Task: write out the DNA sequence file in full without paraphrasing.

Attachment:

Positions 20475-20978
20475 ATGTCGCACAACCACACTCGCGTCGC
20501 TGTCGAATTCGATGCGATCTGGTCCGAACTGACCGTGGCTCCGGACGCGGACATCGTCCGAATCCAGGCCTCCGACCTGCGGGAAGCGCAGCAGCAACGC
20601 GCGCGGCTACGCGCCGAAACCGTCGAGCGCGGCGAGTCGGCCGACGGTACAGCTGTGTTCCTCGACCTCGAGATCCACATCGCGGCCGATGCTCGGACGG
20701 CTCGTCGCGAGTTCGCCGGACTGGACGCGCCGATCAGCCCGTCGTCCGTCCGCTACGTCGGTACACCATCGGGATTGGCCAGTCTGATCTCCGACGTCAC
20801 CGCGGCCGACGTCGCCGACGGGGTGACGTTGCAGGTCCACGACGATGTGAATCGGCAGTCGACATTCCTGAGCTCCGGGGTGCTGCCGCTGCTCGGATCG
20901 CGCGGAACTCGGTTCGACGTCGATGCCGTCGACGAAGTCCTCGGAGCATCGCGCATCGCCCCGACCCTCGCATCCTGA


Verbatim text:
Positions 20475-20978
20475 ATGTCGCACAACCACACTCGCGTCGC
20501 TGTCGAATTCGATGCGATCTGGTCCGAACTGACCGTGGCTCCGGACGCGGACATCGTCCGAATCCAGGCCTCCGACCTGCGGGAAGCGCAGCAGCAACGC
20601 GCGCGGCTACGCGCCGAAACCGTCGAGCGCGGCGAGTCGGCCGACGGTACAGCTGTGTTCCTCGACCTCGAGATCCACATCGCGGCCGATGCTCGGACGG
20701 CTCGTCGCGAGTTCGCCGGACTGGACGCGCCGATCAGCCCGTCGTCCGTCCGCTACGTCGGTACACCATCGGGATTGGCCAGTCTGATCTCCGACGTCAC
20801 CGCGGCCGACGTCGCCGACGGGGTGACGTTGCAGGTCCACGACGATGTGAATCGGCAGTCGACATTCCTGAGCTCCGGGGTGCTGCCGCTGCTCGGATCG
20901 CGCGGAACTCGGTTCGACGTCGATGCCGTCGACGAAGTCCTCGGAGCATCGCGCATCGCCCCGACCCTCGCATCCTGA